The Division of Infection Medicine at the Department of Clinical Sciences is behind the initiative that now involves microbiologists, sepsis researchers and clinical and experimental infection researchers. The division benefits from experience of working with risk-classified microorganisms and there are already a couple of labs that have biosafety level classifications.
“In normal circumstances, the process would have taken significantly longer, however, we had to act quickly to adapt to a new research issue. It was amazing and really impressive to see how quickly the organisation lent a hand and how people step up and contribute when needed”, says Mattias Collin, associate professor and head of the Division of Infection Medicine and coordinator of the SARS-Cov2 labs.
He explains how quickly everyone acted on everything from adaptation of ventilation (which requires negative pressure), risk assessments by the occupational health service, contact with work environment coordinators and health and safety representatives among others – all to minimise the risk for all staff. Additional research groups at the Biomedical Centre (BMC) have also offered their assistance in the work.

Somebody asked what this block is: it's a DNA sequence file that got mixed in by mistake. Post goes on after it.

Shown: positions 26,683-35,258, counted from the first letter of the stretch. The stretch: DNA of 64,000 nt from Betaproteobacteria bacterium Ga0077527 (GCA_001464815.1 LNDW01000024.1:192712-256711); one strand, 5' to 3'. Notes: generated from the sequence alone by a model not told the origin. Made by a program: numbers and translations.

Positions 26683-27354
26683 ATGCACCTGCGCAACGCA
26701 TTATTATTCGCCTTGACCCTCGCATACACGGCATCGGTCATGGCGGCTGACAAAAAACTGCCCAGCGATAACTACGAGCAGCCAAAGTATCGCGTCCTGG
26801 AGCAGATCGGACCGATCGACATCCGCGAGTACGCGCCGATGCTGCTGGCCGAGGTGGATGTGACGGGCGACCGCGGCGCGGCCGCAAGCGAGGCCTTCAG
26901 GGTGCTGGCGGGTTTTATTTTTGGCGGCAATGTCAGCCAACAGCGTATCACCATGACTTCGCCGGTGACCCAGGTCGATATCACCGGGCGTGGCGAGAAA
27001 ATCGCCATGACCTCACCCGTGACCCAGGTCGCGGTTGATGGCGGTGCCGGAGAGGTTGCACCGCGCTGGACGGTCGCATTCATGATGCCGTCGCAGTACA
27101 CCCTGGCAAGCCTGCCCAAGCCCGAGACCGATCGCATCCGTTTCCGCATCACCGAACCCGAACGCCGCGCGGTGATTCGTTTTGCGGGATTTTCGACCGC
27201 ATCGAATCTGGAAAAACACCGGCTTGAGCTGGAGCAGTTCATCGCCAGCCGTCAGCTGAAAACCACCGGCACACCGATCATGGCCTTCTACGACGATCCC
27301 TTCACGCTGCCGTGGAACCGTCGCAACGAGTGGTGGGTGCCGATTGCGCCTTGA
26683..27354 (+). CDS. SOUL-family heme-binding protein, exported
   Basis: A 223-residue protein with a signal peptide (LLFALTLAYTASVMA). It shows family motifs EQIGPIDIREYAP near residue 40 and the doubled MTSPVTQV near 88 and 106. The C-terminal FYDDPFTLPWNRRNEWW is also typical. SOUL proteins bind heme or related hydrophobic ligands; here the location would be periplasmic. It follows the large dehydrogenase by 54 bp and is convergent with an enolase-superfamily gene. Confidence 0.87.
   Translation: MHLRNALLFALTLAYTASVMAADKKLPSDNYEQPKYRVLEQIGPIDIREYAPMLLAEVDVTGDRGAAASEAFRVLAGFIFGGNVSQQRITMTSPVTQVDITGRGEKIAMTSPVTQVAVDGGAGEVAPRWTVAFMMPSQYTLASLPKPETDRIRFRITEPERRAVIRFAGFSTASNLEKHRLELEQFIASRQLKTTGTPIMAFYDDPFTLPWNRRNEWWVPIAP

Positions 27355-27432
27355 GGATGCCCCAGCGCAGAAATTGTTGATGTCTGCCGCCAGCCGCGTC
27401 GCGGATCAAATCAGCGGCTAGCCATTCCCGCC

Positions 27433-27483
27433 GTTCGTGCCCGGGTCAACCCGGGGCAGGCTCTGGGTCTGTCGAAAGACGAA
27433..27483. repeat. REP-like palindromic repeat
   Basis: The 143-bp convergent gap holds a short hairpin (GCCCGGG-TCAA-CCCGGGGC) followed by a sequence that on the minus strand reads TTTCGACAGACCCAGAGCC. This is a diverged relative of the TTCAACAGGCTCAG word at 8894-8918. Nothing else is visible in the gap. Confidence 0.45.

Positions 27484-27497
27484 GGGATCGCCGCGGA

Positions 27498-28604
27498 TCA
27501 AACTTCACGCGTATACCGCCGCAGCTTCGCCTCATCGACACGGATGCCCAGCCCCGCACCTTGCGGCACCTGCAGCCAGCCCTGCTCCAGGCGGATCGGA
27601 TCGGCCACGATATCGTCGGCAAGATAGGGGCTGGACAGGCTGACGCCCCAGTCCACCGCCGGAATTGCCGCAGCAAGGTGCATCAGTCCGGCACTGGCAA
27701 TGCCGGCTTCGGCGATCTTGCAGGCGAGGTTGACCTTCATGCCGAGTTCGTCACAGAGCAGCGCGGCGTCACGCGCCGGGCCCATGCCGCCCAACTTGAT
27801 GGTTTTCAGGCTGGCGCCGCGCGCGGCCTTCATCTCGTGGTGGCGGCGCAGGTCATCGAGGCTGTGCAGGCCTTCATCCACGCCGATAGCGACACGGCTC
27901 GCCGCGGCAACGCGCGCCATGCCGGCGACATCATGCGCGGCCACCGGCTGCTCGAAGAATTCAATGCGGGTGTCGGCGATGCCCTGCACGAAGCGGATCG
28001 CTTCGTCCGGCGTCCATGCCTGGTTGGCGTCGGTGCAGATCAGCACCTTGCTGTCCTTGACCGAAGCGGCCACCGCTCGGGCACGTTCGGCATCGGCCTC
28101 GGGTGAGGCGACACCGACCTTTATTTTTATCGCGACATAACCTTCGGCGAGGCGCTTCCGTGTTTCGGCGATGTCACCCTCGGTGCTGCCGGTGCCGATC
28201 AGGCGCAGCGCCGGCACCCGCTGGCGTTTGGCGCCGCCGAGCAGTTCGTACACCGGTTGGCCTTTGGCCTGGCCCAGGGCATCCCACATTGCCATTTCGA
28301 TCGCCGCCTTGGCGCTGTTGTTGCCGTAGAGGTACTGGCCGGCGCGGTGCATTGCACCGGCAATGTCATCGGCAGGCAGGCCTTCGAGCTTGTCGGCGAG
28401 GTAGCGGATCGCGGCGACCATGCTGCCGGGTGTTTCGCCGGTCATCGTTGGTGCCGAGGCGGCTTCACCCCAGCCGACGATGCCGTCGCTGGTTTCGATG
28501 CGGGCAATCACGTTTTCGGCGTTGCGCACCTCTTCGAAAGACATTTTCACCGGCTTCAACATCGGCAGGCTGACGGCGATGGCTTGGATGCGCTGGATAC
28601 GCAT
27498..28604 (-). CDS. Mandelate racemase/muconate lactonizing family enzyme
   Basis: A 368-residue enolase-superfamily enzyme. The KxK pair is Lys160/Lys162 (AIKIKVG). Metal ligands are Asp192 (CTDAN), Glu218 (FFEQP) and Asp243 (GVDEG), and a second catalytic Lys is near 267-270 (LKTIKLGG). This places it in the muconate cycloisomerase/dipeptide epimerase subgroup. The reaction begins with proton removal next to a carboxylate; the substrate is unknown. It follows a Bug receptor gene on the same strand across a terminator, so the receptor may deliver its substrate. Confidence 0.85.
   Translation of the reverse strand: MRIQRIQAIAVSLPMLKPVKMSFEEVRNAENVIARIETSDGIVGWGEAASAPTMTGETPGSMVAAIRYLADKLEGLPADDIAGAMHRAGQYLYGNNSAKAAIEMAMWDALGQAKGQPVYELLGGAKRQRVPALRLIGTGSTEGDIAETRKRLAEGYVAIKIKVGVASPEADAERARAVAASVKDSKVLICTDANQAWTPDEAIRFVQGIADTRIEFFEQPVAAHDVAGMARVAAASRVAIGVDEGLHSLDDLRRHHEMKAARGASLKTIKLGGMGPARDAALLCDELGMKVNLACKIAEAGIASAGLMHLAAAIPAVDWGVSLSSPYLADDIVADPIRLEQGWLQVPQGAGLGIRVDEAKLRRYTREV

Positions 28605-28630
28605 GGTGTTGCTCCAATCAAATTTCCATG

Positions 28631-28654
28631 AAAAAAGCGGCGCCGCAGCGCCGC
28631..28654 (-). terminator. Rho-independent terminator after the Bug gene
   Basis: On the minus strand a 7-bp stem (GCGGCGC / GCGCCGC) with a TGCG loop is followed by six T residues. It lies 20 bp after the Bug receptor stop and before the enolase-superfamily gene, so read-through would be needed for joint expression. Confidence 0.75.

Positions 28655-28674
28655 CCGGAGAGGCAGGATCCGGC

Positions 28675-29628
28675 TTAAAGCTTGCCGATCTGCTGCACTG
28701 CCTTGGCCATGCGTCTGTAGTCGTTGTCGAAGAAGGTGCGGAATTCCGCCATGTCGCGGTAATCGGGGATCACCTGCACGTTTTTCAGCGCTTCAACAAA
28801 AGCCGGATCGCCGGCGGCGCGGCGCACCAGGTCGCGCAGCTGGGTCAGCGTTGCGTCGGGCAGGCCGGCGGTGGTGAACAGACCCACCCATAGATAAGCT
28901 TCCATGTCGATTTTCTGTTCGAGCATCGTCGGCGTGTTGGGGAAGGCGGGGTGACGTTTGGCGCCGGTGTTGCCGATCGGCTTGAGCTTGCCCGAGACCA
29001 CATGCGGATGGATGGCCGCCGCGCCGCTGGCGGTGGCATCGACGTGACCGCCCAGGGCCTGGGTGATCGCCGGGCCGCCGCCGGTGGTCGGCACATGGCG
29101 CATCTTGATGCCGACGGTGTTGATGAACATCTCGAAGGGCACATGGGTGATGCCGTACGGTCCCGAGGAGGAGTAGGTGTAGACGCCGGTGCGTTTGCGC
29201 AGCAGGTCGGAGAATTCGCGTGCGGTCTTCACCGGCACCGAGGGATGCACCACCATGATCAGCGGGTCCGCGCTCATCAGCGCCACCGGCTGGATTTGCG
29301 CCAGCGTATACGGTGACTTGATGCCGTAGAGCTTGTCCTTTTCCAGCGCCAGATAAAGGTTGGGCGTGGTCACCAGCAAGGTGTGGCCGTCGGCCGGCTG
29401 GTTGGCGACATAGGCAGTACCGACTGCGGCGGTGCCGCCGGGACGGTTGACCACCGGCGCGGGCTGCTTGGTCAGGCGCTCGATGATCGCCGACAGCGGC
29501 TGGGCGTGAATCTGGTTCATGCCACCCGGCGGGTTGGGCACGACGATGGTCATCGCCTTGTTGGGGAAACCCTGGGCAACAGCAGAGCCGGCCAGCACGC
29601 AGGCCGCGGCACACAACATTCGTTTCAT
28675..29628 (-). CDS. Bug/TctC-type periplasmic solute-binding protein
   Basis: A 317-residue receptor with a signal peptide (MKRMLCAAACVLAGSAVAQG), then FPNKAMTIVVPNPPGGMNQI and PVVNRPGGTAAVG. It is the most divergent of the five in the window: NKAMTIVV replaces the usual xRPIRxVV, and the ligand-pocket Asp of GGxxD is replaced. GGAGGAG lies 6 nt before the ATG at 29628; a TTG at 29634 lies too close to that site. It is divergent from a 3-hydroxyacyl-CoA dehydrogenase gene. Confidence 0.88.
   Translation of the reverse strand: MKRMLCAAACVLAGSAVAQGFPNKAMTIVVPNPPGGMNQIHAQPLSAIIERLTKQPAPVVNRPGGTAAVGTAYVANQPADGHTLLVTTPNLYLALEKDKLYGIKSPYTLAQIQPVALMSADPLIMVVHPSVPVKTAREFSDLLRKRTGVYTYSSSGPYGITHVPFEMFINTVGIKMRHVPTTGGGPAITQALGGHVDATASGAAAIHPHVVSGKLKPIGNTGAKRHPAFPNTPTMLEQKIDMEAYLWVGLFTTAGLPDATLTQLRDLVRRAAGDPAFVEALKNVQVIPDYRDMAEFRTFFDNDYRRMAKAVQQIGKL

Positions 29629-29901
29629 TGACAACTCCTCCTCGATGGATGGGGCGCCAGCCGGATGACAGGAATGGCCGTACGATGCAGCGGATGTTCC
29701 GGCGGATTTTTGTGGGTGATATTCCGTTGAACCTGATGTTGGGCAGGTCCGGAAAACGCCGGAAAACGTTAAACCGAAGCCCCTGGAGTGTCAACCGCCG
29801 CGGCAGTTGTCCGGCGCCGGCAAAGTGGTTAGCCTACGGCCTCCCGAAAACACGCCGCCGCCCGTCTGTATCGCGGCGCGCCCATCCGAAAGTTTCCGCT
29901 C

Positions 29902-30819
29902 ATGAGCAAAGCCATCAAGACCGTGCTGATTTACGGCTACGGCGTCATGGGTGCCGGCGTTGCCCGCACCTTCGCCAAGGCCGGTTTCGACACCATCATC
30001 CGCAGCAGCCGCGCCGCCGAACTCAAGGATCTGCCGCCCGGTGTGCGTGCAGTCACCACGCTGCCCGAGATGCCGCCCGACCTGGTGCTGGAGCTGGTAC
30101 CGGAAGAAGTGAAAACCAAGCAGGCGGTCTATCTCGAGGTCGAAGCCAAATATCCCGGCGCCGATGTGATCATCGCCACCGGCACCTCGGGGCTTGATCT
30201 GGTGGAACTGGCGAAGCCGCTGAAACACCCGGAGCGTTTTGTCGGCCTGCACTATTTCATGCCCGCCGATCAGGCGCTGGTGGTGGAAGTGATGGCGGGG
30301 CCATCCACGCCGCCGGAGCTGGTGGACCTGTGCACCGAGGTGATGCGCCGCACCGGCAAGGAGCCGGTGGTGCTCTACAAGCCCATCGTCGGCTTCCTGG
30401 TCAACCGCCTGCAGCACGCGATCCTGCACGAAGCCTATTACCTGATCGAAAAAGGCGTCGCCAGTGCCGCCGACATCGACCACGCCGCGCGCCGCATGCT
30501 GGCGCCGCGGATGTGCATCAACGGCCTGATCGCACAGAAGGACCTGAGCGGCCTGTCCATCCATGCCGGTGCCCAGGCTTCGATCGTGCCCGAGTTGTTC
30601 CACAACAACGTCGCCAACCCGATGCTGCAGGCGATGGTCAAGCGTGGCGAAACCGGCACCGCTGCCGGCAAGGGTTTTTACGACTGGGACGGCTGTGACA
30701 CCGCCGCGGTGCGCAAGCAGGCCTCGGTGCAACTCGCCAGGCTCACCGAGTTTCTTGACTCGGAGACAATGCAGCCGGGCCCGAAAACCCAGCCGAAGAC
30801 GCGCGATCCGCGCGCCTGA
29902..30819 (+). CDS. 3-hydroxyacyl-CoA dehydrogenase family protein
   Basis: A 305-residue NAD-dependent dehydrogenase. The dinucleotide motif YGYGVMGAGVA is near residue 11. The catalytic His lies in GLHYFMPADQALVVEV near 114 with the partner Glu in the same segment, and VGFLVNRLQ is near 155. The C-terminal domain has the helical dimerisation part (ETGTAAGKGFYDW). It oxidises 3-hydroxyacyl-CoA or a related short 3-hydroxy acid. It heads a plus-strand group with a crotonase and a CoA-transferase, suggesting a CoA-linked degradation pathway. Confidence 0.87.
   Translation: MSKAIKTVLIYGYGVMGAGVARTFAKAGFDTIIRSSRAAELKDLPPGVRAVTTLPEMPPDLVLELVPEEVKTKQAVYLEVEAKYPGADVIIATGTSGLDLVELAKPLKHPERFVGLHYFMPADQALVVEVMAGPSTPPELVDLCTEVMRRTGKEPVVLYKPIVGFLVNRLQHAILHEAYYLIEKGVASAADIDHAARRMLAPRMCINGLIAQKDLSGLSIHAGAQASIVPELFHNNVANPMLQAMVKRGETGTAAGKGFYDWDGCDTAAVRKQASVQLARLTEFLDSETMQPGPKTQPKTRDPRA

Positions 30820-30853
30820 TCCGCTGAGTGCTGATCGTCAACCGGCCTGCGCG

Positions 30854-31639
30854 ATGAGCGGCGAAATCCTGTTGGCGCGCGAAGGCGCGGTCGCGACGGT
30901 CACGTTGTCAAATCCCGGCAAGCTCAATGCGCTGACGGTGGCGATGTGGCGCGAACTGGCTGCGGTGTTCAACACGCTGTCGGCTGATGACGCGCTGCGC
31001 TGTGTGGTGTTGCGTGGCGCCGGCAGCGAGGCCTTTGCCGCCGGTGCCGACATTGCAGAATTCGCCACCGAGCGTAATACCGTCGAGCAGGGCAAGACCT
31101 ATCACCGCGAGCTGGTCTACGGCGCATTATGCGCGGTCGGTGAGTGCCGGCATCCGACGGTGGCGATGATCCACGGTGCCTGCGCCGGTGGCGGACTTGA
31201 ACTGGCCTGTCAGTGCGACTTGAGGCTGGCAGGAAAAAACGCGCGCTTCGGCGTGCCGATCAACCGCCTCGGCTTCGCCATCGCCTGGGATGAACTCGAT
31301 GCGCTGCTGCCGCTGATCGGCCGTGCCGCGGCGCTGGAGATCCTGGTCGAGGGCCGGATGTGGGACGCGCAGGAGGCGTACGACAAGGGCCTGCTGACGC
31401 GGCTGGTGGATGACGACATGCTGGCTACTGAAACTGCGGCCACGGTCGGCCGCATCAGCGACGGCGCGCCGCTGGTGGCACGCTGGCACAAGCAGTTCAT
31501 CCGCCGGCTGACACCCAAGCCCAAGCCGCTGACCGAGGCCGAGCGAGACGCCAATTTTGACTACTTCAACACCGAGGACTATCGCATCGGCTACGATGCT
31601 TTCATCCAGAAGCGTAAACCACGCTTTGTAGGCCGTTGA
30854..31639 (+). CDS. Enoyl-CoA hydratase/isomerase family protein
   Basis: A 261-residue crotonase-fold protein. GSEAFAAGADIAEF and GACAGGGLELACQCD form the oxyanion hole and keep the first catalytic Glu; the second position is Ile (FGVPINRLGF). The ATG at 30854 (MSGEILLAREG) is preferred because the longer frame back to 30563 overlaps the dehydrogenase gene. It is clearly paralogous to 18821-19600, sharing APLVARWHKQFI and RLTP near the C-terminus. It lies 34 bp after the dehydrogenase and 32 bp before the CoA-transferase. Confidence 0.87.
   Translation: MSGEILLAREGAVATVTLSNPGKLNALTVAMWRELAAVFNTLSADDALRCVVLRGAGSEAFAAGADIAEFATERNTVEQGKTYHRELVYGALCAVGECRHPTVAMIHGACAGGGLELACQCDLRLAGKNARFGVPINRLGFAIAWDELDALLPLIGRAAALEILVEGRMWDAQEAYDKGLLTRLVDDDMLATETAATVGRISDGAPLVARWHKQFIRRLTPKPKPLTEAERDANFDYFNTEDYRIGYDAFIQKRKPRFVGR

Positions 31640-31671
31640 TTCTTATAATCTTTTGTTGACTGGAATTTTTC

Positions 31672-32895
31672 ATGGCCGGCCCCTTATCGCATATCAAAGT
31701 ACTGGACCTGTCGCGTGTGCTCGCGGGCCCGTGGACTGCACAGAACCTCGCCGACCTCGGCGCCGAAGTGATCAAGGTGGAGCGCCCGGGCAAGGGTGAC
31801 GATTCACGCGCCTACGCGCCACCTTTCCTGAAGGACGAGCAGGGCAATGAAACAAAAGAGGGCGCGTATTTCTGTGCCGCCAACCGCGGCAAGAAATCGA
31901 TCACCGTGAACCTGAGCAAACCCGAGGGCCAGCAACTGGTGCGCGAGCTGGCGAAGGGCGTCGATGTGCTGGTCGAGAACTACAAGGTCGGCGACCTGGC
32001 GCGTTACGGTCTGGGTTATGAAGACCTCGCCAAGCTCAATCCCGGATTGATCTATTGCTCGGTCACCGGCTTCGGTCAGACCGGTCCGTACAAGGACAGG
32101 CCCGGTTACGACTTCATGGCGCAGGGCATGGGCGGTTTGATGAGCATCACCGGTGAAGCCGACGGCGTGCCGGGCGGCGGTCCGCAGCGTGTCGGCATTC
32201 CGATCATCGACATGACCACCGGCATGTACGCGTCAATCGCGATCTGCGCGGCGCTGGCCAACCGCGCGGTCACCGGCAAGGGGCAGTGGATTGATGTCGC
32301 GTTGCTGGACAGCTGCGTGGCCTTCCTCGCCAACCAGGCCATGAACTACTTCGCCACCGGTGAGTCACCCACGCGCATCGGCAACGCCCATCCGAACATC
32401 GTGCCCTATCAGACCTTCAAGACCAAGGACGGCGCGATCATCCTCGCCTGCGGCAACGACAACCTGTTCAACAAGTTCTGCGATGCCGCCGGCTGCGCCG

The researchers who are involved are used to bringing issues directly from the clinic to the research lab.
“We usually work on finding important clinical issues that we can study experimentally to then bring solutions back to the clinic”, explains Mattias Collin.
Everything started when the research clinics began receiving patients affected by Covid-19 at Skåne University Hospital. Initially, it concerned purely clinical issues as well as a need to investigate ongoing treatment to see how patients responded to it. Quite quickly, researchers saw the possibility to prepare to conduct research on the Covid-19 infection.
“Among other things, researchers are analysing sputum tests, i.e. expectorations from patients to research cells and see which immunological processes are occurring. Some of the researchers are examining blood tests to see how patient blood cells are behaving, which white blood cells are present as well as their function.”
Mattias Collin says that the analyses of sputum tests from seriously ill patients have provided the clinics with answers that have enabled them to introduce a new kind of treatment for certain patients.
“For the time being, it is too early to release more information about outcomes and results. More analyses and compilations of data are required. At the same time, in this situation it is really important to quickly be able to share knowledge with other researchers if the research we have provides indications, for example, on treatment strategies that may help the patients”, says Mattias Collin.